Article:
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What is my dental prosthesis made of? 

When you experience the loss of a tooth, you usually acquire an awareness of the fascinating nature of this organ.

We miss its texture, its functionality and aesthetics and we are amazed by its extraordinary adherence to bone. Natural teeth are composed of minerals such as calcium, phosphorus and magnesium; and its external part, the enamel, is also the hardest material that exists in our body.

Dentistry has achieved substitutes that are very akin to a natural tooth in appearance and functionality but only if the best materials are used and if the dentist and the prosthetist have sufficient skill to understand our needs as patients and are capable of reproducing them in the final result. In my experience I have been able to prove dental prostheses that scraped the tongue, that moved, fell or deteriorated and broke easily. My advice: understand and value what our options are.

The prosthesis can be of several types, depending on whether we have lost one, several or need to replace all the teeth. This article focuses only on the visible part of the prosthesis, that is, on the materials from which the crowns, bridges and veneers are manufactured. In the event that we have only lost one tooth or part of it, we will need a crown; if there are several adjacent pieces, a bridge; snd if it’s all the denture, we’ll need a full-arch prosthesis.

Throughout history, a great variety of materials have been used in dentistry, from wood to teeth of bovine origin. Until the 18h century, dental techniques were very underdeveloped, but that is when the experts started to try and investigate beyond your own human teeth or teeth of animal origin, such as ivory and finally minerals or porcelain. The selection depended on its mechanical versatility and biological stability.

According to Artedental prosthetist at Puerto de la Cruz, Fernando Griffón, considered one of the best technicians in the country, today the most commonly used materials are metals, ceramics, resins and, as a state-of-the-art material, the composite


The Etruscans and the Egyptians were the first to use gold in prosthetics. The Etruscans created artificial teeth with the mixture of precious metal and teeth of bovine origin, while the Egyptians used gold thread to tie their wooden or animal-derived prostheses to the adjacent pieces.

Although its use has been widespread in the manufacture of crowns and bridges, today it is not so common to find this metal, except for its use in certain communities, where dental ornaments are a symbol of status.

Currently, metals are used for their hardness at the base of crowns or bridges, which will then be coated with porcelain or resin. According to maestro Griffón, the metals used today are “gold alloys and palladium, chromium and cobalt or chromium and nickel”. “However,” he adds, “being dark shades, you must first give them an additional layer of orange and pink, which are the only colours capable of covering the black; to then apply the ceramic. “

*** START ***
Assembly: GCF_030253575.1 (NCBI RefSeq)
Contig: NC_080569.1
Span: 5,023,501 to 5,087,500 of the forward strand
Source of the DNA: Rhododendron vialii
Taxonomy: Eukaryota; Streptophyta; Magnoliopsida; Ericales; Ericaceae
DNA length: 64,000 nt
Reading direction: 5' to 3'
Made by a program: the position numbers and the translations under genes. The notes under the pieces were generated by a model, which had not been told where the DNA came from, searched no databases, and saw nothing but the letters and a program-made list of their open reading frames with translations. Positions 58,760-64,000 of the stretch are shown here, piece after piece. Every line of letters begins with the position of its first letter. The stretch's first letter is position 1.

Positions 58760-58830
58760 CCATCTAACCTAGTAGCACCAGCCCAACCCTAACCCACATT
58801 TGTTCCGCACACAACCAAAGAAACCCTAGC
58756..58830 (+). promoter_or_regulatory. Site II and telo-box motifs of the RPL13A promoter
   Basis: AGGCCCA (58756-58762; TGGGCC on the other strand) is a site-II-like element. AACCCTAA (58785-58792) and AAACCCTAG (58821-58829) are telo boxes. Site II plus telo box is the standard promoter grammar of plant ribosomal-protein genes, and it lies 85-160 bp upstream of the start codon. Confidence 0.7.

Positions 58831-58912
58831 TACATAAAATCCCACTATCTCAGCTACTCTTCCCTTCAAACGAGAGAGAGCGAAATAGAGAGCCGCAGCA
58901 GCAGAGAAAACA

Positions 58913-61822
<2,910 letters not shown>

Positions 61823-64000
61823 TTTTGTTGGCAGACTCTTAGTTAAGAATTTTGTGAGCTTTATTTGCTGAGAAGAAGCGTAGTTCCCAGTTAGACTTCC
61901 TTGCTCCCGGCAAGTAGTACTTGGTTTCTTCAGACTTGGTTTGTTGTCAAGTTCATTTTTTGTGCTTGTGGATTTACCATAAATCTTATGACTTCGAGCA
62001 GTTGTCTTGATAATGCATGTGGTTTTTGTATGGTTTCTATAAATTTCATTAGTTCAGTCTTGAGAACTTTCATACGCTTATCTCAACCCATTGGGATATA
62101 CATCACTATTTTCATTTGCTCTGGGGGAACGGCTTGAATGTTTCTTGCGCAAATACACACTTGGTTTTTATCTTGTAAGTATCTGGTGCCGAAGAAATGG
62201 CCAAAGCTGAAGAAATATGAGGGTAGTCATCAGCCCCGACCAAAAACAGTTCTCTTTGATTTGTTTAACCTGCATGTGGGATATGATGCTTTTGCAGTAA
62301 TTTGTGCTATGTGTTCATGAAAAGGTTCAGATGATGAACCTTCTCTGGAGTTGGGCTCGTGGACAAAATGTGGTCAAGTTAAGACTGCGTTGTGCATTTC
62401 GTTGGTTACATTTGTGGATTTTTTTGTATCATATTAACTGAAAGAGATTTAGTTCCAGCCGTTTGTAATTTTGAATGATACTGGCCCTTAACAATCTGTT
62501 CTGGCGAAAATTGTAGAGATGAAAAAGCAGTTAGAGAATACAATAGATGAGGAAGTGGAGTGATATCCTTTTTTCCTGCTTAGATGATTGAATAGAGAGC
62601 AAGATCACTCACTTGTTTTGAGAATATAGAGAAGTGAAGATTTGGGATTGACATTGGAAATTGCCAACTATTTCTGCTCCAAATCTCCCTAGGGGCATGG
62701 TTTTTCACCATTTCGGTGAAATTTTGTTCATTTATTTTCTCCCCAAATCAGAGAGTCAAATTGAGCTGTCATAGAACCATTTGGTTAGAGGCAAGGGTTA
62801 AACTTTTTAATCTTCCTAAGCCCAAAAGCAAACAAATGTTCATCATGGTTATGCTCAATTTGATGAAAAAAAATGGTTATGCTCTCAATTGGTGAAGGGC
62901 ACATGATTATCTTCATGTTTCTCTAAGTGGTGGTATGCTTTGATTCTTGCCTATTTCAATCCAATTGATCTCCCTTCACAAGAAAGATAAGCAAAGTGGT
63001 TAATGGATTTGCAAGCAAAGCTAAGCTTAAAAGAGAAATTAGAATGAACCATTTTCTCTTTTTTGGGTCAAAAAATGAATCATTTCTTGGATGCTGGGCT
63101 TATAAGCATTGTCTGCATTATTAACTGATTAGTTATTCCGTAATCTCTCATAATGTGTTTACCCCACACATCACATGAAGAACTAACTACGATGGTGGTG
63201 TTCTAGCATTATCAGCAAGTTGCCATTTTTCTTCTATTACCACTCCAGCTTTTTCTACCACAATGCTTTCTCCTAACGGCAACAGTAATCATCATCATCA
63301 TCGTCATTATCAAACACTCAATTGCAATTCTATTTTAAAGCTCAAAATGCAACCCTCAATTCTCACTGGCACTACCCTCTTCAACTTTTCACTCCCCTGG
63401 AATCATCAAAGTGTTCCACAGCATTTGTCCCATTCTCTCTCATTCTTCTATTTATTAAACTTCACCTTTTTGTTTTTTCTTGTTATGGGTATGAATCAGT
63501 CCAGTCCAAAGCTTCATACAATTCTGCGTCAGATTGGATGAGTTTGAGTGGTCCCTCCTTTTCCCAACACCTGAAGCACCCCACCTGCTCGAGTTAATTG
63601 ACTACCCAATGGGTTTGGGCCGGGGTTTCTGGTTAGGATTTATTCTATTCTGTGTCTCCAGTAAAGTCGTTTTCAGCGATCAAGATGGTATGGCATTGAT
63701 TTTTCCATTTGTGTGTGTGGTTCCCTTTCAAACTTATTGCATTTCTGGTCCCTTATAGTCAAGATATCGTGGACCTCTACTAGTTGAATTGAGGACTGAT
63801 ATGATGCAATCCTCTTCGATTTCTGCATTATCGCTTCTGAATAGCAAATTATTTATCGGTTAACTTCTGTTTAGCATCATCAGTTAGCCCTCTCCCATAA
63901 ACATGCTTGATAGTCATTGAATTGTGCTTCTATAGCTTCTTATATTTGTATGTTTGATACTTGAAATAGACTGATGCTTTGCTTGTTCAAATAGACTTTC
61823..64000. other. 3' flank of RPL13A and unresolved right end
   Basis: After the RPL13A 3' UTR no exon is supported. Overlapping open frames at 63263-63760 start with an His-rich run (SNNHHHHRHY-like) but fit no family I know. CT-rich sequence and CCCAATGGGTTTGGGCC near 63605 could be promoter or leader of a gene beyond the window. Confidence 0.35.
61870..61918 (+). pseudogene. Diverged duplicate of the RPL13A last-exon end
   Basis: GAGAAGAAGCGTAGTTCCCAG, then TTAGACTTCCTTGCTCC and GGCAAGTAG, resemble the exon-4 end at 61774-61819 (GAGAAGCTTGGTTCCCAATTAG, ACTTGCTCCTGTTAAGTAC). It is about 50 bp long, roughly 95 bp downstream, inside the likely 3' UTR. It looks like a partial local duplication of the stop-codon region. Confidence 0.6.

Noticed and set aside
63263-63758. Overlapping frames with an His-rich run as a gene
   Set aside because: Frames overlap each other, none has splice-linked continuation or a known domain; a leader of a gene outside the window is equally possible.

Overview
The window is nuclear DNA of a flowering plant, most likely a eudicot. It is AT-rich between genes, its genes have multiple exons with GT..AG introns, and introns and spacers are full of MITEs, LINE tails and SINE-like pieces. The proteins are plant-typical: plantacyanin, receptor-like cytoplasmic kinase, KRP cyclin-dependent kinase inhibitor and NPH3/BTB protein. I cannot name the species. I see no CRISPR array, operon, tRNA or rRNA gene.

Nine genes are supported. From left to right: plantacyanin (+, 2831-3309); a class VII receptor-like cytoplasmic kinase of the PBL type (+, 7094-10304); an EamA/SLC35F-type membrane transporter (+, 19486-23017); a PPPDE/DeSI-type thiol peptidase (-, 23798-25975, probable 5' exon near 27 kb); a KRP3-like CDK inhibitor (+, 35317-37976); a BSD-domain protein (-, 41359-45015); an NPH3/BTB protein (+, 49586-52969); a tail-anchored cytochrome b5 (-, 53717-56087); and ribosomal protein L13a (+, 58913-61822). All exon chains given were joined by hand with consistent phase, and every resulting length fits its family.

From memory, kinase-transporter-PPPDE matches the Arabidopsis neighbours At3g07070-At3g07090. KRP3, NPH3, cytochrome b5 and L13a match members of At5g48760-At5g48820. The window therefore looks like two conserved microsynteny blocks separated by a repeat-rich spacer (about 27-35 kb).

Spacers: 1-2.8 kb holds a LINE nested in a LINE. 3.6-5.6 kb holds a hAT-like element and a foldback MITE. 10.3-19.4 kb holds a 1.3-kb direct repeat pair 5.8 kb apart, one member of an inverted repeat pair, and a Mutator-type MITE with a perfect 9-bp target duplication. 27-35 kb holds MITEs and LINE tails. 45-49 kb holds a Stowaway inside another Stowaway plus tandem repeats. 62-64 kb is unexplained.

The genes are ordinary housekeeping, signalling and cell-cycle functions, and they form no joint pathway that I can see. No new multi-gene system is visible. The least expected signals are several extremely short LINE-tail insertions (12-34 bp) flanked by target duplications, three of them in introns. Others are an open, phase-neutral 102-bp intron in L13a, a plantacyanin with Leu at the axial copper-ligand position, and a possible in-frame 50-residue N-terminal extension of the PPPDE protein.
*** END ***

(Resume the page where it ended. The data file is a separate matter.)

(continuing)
In this sense, the zirconium has been a revolution in the manufacture of prostheses. “It’s white, the colour of the tooth, which provides a great advantage, because you only have to add the last layer of ceramic.” The zirconium, in addition to being white, “is more aesthetic and lets light in, a characteristic that gives life to the tooth”.

Ceramic or porcelain

The first porcelain tooth was created in the first years of the s. SVIII. This new material managed to unseat the use of freshly extracted human teeth or pieces of animal origin. Its ease of molding is what gets its great similarity with natural teeth, which adds the advantage of being a hard and rigid material.

“While it is the most durable material, it is also true that its cost is higher and that its repairs are more complex than in the case of resins,” explains Sr. Griffón.


Its use is also very common in the manufacture of prostheses, although more recent than in the previous cases. These are acrylic resins, and its great advan-tages are its easy handling, its flexibility and easy repair, plus it is a material of lower cost than ceramic or por-celain.

“It may be that its durability is less than that of ceramics,” explains the Artedental prosthetist, “but its flexibility makes it less fragile when fracturing.”


 The composite could be considered the “last cry” in the prosthesis manufacturing materials. It is not a new material, but it has undergone an evolution.

“Until about ten years ago, the composite was composed of composite resins, which made it easier to lose colour or acquire yellowish tones,” the expert recalls. It was then when the ceramic is incorporated into the composite, which improves its advantages expone-ntially. “At Artedental, for example, we use a 92% composite made of ceramic, so it shares all its advantages with the added improvement that it’s easier to repair.”